cardamomginger Wed 27-Feb-13 23:43:40

The mesh that is standardly used in the UK is the absorbable collagen mesh. It's more usually used for front wall and enterocele repair than back wall repair, but depending on the individual patient it may be used for back wall repairs too. It works by acting as a matrix for the body to lay down extra scar tissue, thus making the repairs stronger. It's very safe and has been around for ages. The worst case scenario is that the body rejects it, by liquifying it, and it harmlessly passes out of the body. This happens in around 10% of patients. Many surgeons use absorbable collagen mesh automatically as part of repair surgery, so I guess it wouldn't be mentioned as an additional thing, if you see what I mean. There are other meshes, including polypropylene mesh, that have been used in these sorts of repairs, but that are not usually used in the UK. Elsewhere, including in the USA, they use them more readily.
Never a bad idea to find out what's been used - do you have another follow-up appointment when you could ask?

multimum4 Wed 27-Feb-13 23:53:32

Wow that was a comprehensive reply thank you cardamomginger. That has put my mind more at rest (I probably read US scare stories on the web when I was initially trawling for information and hadn't found the mumsnet threads). I will ask my consultant though at my 6 weeks check.

cardamomginger Thu 28-Feb-13 07:54:05

That's what we are here for! In the UK, surgeons tend to just say 'mesh' as shorthand for 'absorbable collagen mesh'. And, yes, the US sites can be bloody scary indeed!!! Glad you have an appointment soon where you can ask. X

I'm sure I read somewhere (probably a link on here) that the synthetic meshes which have been the subject of so many lawsuits in America are no longer used here. My surgeon said they would only use mesh in the more severe cases, and didn't consider it necessary in most patients, I guess different consultants take different approaches to this.

There was a big win in one of the US lawsuits this week against a mesh manufacturer (I work in a related field and see the industry newsfeeds at work).

Bladderific Thu 28-Feb-13 11:18:31

Troubled good luck tomorrow will be thinking of you

Whodhave thinking of you too and hope that all the tests are not as bad as you think and give you some answers

whoknows it is such an ongoing worry about damaging our repairs. I have never been so aware of my own pelvic region. So pleased that you have a physio appointment ands ask all the questions that you need to.

MrsAnnie look after yourself, have also just had (another) first post op period and am very glad that it is over

Welcome multimum4 and agree with other do not rush back to work. With the first surgery I felt ok at home but went backwards when I returned to work and was exhausted for weeks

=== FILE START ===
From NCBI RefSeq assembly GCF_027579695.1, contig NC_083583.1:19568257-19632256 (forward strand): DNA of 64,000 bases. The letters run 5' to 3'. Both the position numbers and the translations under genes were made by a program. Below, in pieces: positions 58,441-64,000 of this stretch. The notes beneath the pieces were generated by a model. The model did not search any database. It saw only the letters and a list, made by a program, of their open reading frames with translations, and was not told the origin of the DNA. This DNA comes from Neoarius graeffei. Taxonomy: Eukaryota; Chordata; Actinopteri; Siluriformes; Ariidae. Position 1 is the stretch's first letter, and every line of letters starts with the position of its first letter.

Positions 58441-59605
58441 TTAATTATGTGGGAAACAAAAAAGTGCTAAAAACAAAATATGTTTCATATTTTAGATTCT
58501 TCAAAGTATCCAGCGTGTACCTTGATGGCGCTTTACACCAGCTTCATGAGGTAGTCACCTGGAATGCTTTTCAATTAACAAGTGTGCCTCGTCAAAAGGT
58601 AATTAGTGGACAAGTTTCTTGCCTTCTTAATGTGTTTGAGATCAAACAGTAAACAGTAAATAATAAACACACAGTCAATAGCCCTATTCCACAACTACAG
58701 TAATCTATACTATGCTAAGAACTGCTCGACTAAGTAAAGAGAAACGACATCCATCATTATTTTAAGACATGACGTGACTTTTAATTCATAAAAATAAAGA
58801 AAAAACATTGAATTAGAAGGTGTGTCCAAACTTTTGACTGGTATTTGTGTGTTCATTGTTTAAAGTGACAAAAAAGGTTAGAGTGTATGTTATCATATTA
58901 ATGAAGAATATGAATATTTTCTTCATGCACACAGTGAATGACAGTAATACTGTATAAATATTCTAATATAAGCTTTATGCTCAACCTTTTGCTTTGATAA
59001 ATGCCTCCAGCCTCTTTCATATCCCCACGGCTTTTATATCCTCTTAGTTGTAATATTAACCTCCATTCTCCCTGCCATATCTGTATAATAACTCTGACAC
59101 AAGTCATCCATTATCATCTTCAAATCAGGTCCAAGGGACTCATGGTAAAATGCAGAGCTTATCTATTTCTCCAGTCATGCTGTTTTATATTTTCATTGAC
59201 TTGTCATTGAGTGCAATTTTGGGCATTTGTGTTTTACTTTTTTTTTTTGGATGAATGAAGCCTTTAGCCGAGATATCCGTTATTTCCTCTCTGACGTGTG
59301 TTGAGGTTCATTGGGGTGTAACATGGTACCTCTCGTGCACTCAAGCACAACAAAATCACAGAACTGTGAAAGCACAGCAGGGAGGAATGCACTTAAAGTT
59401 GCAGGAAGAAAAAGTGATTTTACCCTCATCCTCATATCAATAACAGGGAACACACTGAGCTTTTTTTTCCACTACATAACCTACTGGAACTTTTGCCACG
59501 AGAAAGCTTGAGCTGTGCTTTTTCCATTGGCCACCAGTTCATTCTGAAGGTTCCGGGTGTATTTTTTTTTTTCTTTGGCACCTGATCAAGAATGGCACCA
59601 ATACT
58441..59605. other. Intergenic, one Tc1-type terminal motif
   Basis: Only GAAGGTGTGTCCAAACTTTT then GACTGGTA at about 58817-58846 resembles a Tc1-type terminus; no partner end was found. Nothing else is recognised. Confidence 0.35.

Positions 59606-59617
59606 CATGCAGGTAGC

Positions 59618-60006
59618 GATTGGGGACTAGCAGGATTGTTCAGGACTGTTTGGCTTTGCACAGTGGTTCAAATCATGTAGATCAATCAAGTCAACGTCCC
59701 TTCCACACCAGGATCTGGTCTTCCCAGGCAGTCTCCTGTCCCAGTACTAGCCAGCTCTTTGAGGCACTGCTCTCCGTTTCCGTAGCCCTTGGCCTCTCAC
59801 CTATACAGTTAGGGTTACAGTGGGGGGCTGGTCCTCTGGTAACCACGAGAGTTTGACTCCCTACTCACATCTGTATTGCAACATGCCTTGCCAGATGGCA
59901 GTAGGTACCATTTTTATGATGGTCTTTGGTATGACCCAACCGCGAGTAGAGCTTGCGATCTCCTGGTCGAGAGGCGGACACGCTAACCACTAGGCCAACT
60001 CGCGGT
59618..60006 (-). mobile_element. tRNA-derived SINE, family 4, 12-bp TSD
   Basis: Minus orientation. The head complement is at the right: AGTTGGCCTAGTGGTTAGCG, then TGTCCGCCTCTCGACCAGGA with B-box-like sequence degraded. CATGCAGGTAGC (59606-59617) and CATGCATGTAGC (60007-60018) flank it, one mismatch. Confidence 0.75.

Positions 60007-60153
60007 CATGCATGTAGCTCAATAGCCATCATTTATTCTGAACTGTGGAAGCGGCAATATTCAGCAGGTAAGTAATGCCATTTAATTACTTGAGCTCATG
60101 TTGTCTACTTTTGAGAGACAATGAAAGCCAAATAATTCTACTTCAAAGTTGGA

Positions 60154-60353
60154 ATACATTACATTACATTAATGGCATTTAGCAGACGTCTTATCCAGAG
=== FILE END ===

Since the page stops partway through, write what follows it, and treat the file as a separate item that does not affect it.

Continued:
Remnant so very sorry to hear about your mmc. I would mention to them about the cystocele if you feel comfortable doing so becuase I do not think that they will mention it. Prolapse is something that health professionals do not seem to mention to us ladies even when they know that they are there and do seem reluctant to fix them before we have finished child bearing.

Neopreme slow down!!!!!! Please look after yourself and let everything heal properly (please learn from my mistakes)

Slinkychick hope that you are doing okay? Did you see you cons?

Nannaslyv any news on your new referral?

3 weeks down the line here and I am still utterly wiped out and meant to be going back to work next week sad

NurseryNetty Thu 28-Feb-13 12:40:13

Multi - I feel psychologically so much better knowing I am not back for a while yet. I popped in to nursery to visit on Tuesday and stayed in for 4 hours. I wasn't even doing my job and was exhausted when I came home.
Had a bit of a 'down' day yesterday, but the sun is shining today, I've been for a walk to the town and back and actually feel a bit more like myself.
If I had gone back to work next week, I don't think I would have allowed myself to properly heal and would have been paranoid about doing anything, which would have made me a pretty useless member of the team.
My sick line runs into my Easter hols, so I now have 5 more weeks off to make what I believe will be a good recovery.

Dahlialover Thu 28-Feb-13 13:04:58

Hi there,

I have just come back from my post-rectocele physio appt, expecting it to be about pelvic floor exercises, but it was someone who specialises in bowel problems, which was wonderful!!

Apparently you can get a bulge above or below a repair, which with the help of regular constipation, can lead to the formation of a new rectocele, or failure of the repair.

I now know a bit more about what I am doing right and have some new things to try. The fibogel was not really working any more.

It was really worth going.

MiseryArse Thu 28-Feb-13 15:21:49

I've found you again!

I'm on the list for posterior and anterior repair! The wait is about 4 months I think.

It will be done by gynae. He's not convinced it will resolve the problem but the colorectal surgeon is pretty convinced it will. I've got to give it a go I suppose

cardamomginger Thu 28-Feb-13 16:48:13

testing....

cardamomginger Thu 28-Feb-13 16:49:04

sorry for weird random last post - thread seemed to have disappeared from General Health, so I posted to see if that would get it back up.

consideringalloptions Thu 28-Feb-13 17:35:25

I'm new to this thread but not to MN. I've already posted about this on a separate thread but it was suggested to ask here as well so here goes.....

I'm wondering if anyone can let me know of their experience of a second pregnancy before having perennial repair surgery.